In Search of Shoeless Joe – Part 2
The Lansing family has owned this farm for a hundred years. Don Lansing, born and raised in Dyersville and the current owner of the property, surveys the activity going on all around him and smiles. “Pretty typical for a summer day,” he says.
Lansing has long since become accustomed to having people around his place most of the time, but he still shakes his head when he talks about the knock on his front door during the winter of 1987 that changed his life.
“There was snow on the ground,” he says. “It was a lady from Dubuque. The Iowa Film Office hired her to look for a farm with a two-story house that would be right for a movie.”
Dozens of farms in several counties were considered and there were three or four more visits to the Lansing farm over the next few months before it made the final cut. And how did Lansing feel when he got the news? “It was an honor to have my farm chosen,” he says simply.
Once the final decision had been made, things happened fast. The baseball field was finished within a matter of days. A crew of carpenters descended on the 100-year-old farmhouse and began remodeling the interior, all under Don Lansing’s watchful eye. A new stairway to the second floor was installed and several walls on the first floor were knocked out to give cameras more room to follow Kevin Costner and other cast members as they moved from kitchen to living room and back.
Outside there was another problem, one that couldn’t be fixed with hammer and nails. There was very little rain during that spring and summer in 1988, and by late May the film’s producers were starting to worry.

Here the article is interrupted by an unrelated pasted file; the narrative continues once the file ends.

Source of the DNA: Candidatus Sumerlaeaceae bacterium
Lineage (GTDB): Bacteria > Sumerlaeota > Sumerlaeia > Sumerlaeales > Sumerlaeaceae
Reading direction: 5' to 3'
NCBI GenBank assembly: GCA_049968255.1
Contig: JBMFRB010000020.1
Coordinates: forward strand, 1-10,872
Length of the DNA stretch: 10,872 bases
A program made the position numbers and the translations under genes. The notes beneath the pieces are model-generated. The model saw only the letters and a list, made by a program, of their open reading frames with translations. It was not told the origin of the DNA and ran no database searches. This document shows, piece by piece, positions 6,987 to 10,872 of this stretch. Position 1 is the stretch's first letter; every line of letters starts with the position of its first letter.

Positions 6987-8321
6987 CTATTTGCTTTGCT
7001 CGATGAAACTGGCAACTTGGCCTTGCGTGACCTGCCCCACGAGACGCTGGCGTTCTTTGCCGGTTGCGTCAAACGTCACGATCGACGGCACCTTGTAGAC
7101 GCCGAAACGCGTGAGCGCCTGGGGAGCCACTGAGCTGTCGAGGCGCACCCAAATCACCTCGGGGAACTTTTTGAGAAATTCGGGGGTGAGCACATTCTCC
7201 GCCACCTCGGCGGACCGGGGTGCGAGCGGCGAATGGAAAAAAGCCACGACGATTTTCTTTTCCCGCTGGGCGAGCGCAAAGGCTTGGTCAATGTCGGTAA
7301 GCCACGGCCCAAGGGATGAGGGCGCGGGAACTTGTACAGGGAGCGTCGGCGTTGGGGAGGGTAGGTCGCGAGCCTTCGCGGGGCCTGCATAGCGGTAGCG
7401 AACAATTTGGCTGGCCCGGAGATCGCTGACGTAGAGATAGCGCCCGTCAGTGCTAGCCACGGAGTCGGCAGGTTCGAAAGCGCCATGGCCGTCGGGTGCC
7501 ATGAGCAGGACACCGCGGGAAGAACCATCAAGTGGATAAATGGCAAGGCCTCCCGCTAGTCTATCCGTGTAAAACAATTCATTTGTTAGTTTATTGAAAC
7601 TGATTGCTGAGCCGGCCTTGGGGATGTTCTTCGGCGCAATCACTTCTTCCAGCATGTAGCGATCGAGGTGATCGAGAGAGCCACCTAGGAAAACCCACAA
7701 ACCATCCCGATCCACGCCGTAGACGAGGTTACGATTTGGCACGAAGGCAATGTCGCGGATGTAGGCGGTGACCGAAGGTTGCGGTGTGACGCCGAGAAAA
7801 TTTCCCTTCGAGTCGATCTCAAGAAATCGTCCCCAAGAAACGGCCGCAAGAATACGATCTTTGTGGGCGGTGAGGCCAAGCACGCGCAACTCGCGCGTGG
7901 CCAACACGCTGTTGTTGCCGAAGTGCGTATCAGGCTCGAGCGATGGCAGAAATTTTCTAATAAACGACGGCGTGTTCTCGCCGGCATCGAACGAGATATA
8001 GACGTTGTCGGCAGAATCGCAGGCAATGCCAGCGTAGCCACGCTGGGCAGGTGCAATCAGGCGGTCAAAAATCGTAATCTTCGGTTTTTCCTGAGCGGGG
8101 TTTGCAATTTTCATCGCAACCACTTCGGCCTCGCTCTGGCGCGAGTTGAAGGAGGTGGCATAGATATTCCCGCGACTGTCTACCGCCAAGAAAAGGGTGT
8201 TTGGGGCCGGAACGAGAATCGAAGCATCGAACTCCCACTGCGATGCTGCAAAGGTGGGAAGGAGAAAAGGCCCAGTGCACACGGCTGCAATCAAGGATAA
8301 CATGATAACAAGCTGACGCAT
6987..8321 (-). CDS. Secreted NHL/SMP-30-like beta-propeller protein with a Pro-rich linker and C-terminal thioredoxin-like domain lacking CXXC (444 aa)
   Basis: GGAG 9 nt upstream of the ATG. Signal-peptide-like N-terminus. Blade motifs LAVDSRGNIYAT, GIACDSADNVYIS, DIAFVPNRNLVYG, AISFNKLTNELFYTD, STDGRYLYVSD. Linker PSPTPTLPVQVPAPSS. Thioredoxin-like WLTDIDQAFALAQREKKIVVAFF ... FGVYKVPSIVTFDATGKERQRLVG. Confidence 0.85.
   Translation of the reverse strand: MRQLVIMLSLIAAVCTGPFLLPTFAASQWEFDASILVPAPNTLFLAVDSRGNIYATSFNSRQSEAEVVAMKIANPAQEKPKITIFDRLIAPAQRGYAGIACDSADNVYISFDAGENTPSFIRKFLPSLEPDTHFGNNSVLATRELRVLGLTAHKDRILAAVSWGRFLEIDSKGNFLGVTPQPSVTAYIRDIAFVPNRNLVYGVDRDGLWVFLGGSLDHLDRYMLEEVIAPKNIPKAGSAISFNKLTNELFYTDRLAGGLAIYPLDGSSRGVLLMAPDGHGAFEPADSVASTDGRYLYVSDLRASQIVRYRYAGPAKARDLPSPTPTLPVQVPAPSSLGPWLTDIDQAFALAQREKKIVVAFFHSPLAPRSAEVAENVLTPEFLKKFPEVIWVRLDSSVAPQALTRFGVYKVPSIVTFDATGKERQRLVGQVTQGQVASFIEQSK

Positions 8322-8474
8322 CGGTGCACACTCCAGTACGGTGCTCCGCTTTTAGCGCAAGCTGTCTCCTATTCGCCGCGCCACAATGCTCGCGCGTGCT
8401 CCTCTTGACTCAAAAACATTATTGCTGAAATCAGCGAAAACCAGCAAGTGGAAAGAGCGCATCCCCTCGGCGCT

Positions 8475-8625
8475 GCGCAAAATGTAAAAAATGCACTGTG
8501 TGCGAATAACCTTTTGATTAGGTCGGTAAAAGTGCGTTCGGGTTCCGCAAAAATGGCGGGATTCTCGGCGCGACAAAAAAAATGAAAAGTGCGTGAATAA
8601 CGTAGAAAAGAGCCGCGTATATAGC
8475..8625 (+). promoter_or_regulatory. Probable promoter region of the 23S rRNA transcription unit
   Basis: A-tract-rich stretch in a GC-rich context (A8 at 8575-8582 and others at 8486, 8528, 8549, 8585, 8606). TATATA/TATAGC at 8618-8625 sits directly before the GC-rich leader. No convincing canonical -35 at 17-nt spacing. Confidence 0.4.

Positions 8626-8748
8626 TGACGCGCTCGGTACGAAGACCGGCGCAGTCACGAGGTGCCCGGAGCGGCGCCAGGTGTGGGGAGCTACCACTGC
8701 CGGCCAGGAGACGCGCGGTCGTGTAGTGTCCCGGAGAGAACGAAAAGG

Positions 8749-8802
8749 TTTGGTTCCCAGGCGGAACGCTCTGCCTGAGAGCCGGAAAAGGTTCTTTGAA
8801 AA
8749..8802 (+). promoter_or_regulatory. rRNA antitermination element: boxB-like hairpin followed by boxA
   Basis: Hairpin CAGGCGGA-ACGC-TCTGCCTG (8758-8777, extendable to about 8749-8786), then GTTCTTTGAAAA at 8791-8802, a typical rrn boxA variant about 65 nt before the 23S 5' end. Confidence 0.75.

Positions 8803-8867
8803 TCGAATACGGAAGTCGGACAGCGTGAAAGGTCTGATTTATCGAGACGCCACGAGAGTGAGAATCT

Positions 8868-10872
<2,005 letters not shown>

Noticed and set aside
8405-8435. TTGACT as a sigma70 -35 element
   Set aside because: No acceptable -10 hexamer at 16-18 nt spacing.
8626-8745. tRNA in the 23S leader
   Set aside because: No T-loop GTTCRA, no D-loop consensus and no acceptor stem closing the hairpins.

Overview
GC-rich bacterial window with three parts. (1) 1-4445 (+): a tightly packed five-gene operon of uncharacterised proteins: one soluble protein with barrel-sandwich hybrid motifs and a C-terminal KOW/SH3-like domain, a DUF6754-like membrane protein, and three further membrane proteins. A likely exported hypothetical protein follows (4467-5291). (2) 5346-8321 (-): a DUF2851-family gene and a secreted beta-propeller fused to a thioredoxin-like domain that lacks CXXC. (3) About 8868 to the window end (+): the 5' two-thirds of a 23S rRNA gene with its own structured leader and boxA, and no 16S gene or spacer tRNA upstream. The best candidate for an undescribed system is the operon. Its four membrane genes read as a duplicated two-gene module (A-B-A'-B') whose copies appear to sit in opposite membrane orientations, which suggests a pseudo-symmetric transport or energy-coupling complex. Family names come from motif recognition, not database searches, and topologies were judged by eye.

“They came to me saying the corn wasn’t tall enough,” Lansing says. “I told them, ‘Well, it’s the drought.’ So we dammed up the stream over there and pumped water on the corn around the outfield until it was tall enough so the actors could go in and out.” He stares out at the cornfield, remembering. “That was a real dry summer.” Then he brightens. “But we’ve had rain every year since.”
The filming was completed on the 15th of August. Almost 18 years later to the day, as we sit and chat on the same porch swing seen in the movie, a man and woman hesitantly approach the white picket fence that separates the house from the baseball field. The man calls out. “Are you Mr. Lansing?”
“I’d just like to thank you for keeping all this going,” the man says. Then he adds, almost sheepishly, “This is my sixth visit here.”
Lansing nods, clearly not surprised. “What keeps you coming back?”
The man pauses, glances at his wife, then shakes his head. “I really don’t know,” he says.
They politely ask for and get permission to take Don Lansing’s photo, thank him again and head back to the field where their son is shagging balls in the outfield